They zealously affect you, but not well; yea, they would exclude you, that ye might affect them.Galatians 4:17-18. The substantive ζῆλος (probably derived from ζέειν, burn) denotes some kind of passionate desire. Whether it was of good or evil tendency depended on the nature of its object and the spirit in which it was pursued: for the same term was used to designate zeal for God or for some noble object, personal passion, or an exclusive spirit of selfish jealousy. The verb ζηλοῦν partakes of the same neutral quality. Its figurative meaning is here borrowed from the efforts of a lover to win favour. The Pharisaic party affected (i.e., courted) the Galatians in a selfish spirit, being minded to shut them out of their rightful inheritance in Christ, that they might reduce them to dependence on their own Law. Paul also courted them, not for his own glory, but that he might join them to Christ, and he was glad that they should be courted at all times, even by others in his absence, if it was done in a right spirit. They affect you (he writes, i.e., court you) not honourably, but are minded to shut you out that you may affect them. But it is good for you to be affected at all times and not only when I am present with you.—ζηλοῦτε. As there are no other instances of ἵνα being followed by an indicative present in Pauline language, it is probable that this and φυσιοῦσθε in 1 Corinthians 4:6 are really forms of the subjunctive, though ζηλῶτε is the contracted form in general use.
But it is good to be zealously affected always in a good thing, and not only when I am present with you.
My little children, of whom I travail in birth again until Christ be formed in you,Galatians 4:19. τεκνία μου. This is an accusative in apposition to ὑμᾶς, not a vocative introducing a fresh appeal. It is clear from the addition of the connecting particle δέ after ἤθελον that that word begins a new sentence. τεκνία is usually a term of maternal endearment; and though addressed by John in his first Epistle to his children in Christ, is not used elsewhere by Paul, who prefers to address them as children (τέκνα), rather than as babes. But in this passage he is adopting the figure of a child-bearing mother; he is in travail for the spiritual birth of Christ within them (as he says), and straining all his powers to renew once more the spiritual life which had died in them until he could succeed in shaping their inner man afresh into the image of Christ.
I desire to be present with you now, and to change my voice; for I stand in doubt of you.Galatians 4:20. ἤθελον. This imperfect expresses a modified wish, qualified by implied conditions, like ηὐχόμην in Romans 9:3 and ἐβουλόμην in Acts 25:22. He would fain be with them now (ἄρτι) instead of waiting for some future opportunity, were it not that he was unavoidably detained by other claims.—ἀλλάξαι. This is interpreted by some as a threat of increased severity, by others as a craving for the use of gentler words; but neither interpretation agrees with the regular Greek usage of the word. The natural meaning of the Greek expression is to exchange the voice for some other means of persuasion, in this case for the pen, and this sense is clearly indicated by the context. Paul longs to come and speak to them instead of writing, and is confident of his power to clear away doubts and errors by personal intercourse.—ἀποροῦμαι. This middle voice denotes the inward distress of a mind tossed to and fro by conflicting doubts and fears.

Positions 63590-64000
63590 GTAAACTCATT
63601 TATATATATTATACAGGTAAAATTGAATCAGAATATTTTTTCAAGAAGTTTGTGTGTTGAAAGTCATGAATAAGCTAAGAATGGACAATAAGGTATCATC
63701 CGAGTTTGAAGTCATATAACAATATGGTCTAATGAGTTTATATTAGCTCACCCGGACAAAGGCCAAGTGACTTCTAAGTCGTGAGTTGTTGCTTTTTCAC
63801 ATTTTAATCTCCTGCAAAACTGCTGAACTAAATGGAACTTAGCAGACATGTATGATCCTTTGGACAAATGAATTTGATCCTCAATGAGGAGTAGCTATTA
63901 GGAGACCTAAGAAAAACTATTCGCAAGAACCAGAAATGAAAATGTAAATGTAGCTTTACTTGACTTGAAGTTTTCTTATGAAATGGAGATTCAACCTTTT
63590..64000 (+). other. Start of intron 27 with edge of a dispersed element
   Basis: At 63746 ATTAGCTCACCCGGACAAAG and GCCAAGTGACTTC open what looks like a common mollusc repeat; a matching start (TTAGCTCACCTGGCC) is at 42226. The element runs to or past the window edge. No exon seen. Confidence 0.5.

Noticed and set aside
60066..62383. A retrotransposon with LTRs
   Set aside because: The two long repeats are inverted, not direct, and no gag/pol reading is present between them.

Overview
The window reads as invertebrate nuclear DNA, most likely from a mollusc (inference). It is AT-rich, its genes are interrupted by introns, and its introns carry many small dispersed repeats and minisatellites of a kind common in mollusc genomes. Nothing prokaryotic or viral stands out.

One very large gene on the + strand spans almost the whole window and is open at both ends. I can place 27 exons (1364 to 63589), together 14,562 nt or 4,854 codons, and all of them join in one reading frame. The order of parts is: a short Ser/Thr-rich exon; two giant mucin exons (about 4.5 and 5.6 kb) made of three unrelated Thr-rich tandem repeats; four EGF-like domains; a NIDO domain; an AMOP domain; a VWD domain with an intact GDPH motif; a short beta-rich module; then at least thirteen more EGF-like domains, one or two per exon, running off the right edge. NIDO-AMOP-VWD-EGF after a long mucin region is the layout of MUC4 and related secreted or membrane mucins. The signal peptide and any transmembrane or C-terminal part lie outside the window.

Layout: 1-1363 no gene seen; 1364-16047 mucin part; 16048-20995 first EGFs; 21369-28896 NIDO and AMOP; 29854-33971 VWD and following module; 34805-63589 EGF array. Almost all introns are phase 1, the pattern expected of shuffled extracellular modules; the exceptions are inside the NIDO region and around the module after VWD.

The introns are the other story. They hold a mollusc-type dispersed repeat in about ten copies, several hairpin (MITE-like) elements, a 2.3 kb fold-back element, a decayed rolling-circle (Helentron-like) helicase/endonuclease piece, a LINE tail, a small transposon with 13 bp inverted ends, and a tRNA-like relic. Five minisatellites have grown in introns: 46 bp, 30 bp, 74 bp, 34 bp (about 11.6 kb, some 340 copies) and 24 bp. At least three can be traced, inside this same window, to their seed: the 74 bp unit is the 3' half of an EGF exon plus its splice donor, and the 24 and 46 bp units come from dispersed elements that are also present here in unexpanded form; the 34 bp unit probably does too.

Tell me, ye that desire to be under the law, do ye not hear the law?Galatians 4:21-30. PATRIARCHAL HISTORY IS EMPLOYED TO ILLUSTRATE THE PERSECUTION OF CHRISTIANS, WHO ARE THE PROMISED SEED OF ABRAHAM, BY JEWS WHO ARE HIS SEED AFTER THE FLESH. HAGAR AND HER SON, SARAH AND HER SON, FURNISH PROPHETIC TYPES OF THE MUTUAL RELATIONS BETWEEN THE TWO. AS HIS ELDER SON, THE SLAVE-BORN ISHMAEL, WAS CAST OUT FOR MOCKING THE FREEBORN CHILD, SO THE OLDER ISRAEL UNDER BONDAGE TO THE LAW WILL BRING ON THEMSELVES THE DOOM OF NATIONAL REJECTION BY PERSECUTING THE TRUE ISRAEL OF GOD WHOM CHRIST HATH ENDOWED WITH THE FREEDOM OF THE SPIRIT.—The force of this illustration depends on the distinction drawn in Galatians 3:16-22 between the seed of promise and the seed of Abraham after the flesh. The argument of Romans 9:6 … is likewise based on the successive exclusion of the latter from inheritance of the blessing. John the Baptist and Jesus Himself expressly warned the Jews not to rely on their claim to be sons of Abraham.
Isaac the child of promise, only son of a free mother after years of barrenness, and heir to an indisputable birthright, aptly prefigured the Church of Christ, born in the fulness of time, made free by the gift of the Spirit, and established for ever in the house of their heavenly Father by an eternal covenant of adoption. Ishmael again, who had for some years filled the position of a son without the birthright which could entitle him to inherit the blessing, but was eventually driven out for his mockery of the promised child supplied an exact prototype of Israel after the flesh, long recognised as the people of God, but bound under the Law, and eventually destined to be shut out from the household of God for their guilt in persecuting Christ and His Church.—τ. νόμον οὐκ ἀκούετε. This is a remonstrance addressed to men who are bent on upholding the authority of the Law, but are indifferent to the lessons which it teaches. ἀκούειν has this force of listening, not only when used absolutely, but when coupled as it is here with an accusative (cf. Luke 10:39, Ephesians 1:13).